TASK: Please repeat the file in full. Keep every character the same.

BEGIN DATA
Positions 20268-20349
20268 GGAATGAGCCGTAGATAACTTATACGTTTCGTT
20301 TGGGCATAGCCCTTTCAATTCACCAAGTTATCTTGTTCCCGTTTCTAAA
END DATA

Positions 20268-20349
20268 GGAATGAGCCGTAGATAACTTATACGTTTCGTT
20301 TGGGCATAGCCCTTTCAATTCACCAAGTTATCTTGTTCCCGTTTCTAAA